You are currently viewing our desktop site, do you want to download our app instead?
Moneyweb Android App Moneyweb iOS App Moneyweb Mobile Web App

NEW SENS search and JSE share prices

More about the app

TymeBank tiptoes into lending

After Covid-19 scuppers plan to launch unsecured loans.
Using MoreTyme is a bit like buying goods on 'lay by', but being able to take the purchases immediately. Image: Moneyweb

TymeBank, the bank owned by African Rainbow Capital (ARC), has launched its first credit product, MoreTyme. The bank says the product offers “interest-free shopping”, with customers paying half the price at the till point of partner retailers and the rest in two equal instalments over two months. This is not dissimilar to services such as Mobicred and Payflex, which offer instalment-based shopping, but for e-commerce merchants only.

The Covid-19 pandemic and associated lockdowns put paid to TymeBank’s original plan to launch a standard unsecured lending product to customers in 2020. It had piloted this before the hard lockdown started.

In June, ARC Investments told the market that “management is exercising significant caution in the context of a challenging economic environment” when it comes to its “credit business, and specifically its unsecured lending proposition to customers”. It added the “bank is considering alternative credit products which do not carry the same longer-term risk as an unsecured term loan”.

In December it said it was “planning to enter the market with innovative lending products in the first half of 2021”.


TymeBank has launched MoreTyme with two partners, Pick n Pay and NWJ. The bank offers an example of a purchase valued at R4 000. A customer will create a MoreTyme payment voucher in their banking app, which will settle the full amount due at the till. An amount of R2 000 comes off their account immediately. Two further payments of R1 000 are then debited from their account at 30 days and 60 days after purchase.

The amount available to spend under MoreTyme is dynamic, and the overall limit is approximately twice the current balance in one’s EveryDay account. Frequent usage, saving via Goalsave and moving their salary to a TymeBank account will generally increase the customer’s limit. They are able to have more than one active purchase at a time, as long as their overall limit is not exceeded.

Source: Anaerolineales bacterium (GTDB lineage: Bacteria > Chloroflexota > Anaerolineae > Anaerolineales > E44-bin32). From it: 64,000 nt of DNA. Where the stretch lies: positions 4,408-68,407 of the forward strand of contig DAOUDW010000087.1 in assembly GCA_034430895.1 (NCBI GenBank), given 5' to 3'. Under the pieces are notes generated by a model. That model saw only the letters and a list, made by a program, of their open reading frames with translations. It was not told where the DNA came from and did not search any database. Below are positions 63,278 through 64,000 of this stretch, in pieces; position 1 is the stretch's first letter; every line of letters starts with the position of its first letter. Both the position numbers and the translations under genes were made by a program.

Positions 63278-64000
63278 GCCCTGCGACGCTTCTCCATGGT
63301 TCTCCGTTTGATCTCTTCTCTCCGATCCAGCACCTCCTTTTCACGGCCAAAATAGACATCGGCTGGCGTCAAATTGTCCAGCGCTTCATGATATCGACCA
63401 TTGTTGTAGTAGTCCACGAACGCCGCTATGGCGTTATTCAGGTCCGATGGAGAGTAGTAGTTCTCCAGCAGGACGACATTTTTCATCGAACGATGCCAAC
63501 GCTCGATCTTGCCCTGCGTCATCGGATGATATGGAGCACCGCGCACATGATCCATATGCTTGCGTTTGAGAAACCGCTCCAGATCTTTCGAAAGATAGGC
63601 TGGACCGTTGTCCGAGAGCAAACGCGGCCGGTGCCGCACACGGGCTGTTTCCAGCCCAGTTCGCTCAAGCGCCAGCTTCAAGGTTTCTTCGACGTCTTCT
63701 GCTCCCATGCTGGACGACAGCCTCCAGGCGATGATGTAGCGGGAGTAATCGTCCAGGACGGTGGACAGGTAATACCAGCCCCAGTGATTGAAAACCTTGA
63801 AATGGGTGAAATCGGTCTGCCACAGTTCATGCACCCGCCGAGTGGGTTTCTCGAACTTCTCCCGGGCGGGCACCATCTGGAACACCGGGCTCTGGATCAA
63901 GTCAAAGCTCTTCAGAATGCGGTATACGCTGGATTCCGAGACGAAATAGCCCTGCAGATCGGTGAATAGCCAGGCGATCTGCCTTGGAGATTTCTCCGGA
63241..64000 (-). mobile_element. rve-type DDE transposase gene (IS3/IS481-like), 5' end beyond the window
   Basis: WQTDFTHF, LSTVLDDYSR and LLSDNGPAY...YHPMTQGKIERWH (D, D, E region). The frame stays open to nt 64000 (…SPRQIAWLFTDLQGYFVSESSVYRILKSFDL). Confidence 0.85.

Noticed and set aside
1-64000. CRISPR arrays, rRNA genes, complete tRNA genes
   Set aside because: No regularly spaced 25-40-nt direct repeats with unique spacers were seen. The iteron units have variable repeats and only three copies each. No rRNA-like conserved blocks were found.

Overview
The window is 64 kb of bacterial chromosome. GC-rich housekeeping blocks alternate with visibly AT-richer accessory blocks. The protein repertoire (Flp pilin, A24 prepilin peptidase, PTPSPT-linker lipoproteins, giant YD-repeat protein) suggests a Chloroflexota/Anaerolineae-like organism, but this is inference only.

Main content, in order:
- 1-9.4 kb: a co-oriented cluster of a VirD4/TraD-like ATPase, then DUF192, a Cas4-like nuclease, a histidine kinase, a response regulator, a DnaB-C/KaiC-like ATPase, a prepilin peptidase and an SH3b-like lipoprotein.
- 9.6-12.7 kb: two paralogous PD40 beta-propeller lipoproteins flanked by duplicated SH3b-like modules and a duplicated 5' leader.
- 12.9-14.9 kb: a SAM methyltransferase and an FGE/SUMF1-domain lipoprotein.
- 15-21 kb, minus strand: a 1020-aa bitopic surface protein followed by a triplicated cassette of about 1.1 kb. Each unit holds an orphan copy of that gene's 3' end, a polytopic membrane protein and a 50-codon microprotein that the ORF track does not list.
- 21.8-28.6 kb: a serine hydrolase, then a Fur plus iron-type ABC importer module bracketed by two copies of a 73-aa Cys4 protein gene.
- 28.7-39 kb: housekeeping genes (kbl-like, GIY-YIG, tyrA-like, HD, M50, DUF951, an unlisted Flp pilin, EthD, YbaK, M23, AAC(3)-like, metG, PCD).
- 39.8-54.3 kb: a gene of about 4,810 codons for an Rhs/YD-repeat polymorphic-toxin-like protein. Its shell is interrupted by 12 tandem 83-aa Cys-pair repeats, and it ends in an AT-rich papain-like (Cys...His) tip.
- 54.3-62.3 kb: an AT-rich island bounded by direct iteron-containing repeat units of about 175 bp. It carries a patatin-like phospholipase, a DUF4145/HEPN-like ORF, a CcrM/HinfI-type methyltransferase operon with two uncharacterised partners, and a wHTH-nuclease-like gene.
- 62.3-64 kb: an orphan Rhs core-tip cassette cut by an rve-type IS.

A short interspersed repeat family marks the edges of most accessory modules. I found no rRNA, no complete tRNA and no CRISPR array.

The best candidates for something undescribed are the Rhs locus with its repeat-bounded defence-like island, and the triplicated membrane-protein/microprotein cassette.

TymeBank will make money from late/missed payments.

It charges a fee of R65 for any late payment, and says the “purchase will then become an incidental credit agreement”.

In the terms and conditions for its products, it says interest will be charged at 2% per month on the amount in arrears.

The bank also has the right to deduct the amount due the next time any funds, including salary, are paid into the account of a customer in arrears.

In some ways, this mechanic of paying instalments is similar to buying on ‘lay by’, but it differs in that customers are able to take their purchases with them immediately. Educating the market about how this actually works will be a challenge, but it is similar to very popular airtime advance products offered by most of the major mobile operators.

The plan was always for TymeBank to move beyond earning income from just transactional fees. Interest income will be a growing contributor to the bank’s revenue as it launches credit products. It sees insurance as part of this mix as well.

ARC Investments said in December, the bank had “concluded one bancassurance partnership and is in the process of piloting a second bancassurance partnership which will enable TymeBank to provide a broader suite of products to its clients”.

It currently offers funeral cover via a Family Protect policy underwritten by Hollard. Leveraging its relationship with Pick n Pay, TymeBank offers a grocery benefit as part of the policy, which is determined by the average spend at the retailer in the preceding three months.

By the end of November, TymeBank had 2.5 million clients, of which “approximately 1.5 million were actively using their accounts”.


Sort by:
  • Oldest first
  • Newest first
  • Top voted

You must be signed in to comment.


Lone sharks like ARC will run unsecured lending and secured lending will migrate to DeFi “crypto”.

Why EVER would you use a bank again???

Crypto is not going to borrow you money or are they? (Unless if I am behind the times)

This share is just as a non performer as Standard bank.

Should I dump them? is there any future in them?

You can get a loan right now for 66% of your collateral without filling in a form or anything. Very low interest rate and you pay back whenever you want. Does not have to be monthly can even be in a few years time!! So your crypto goes in a “vault” and you get your loan that can be converted to Fiat currency..Quick quick no hassles.

That’s available right now!!! That’s DeFi Decentralized Finance.

Yes you can. The risk on DeFi lies in the value of the security as collateral. Do you believe your collateral will stay constant or increase in price for the term of your loan?

It’s like margin/asset lending, just with Crypto instead of shares or physical assets. It just depends on your view on valuations and the term of the loan. If your LTV gets messed up due to the value of the security dropping then your loan gets liquidated or you top up. But the interest rates are great.

Safest probably to go for DAI or something stable? 1:1 with USD. Inflation hedge at least. Over a long period inflation might repay your loan.

” … R65 for any late payment,2% per month on the amount in arrears.” This is where the money is from locked-in clients.

And if 1.5m are in credit, it gives P&P a nice balance to invest.

End of comments.





Follow us:

Search Articles:
Click a Company: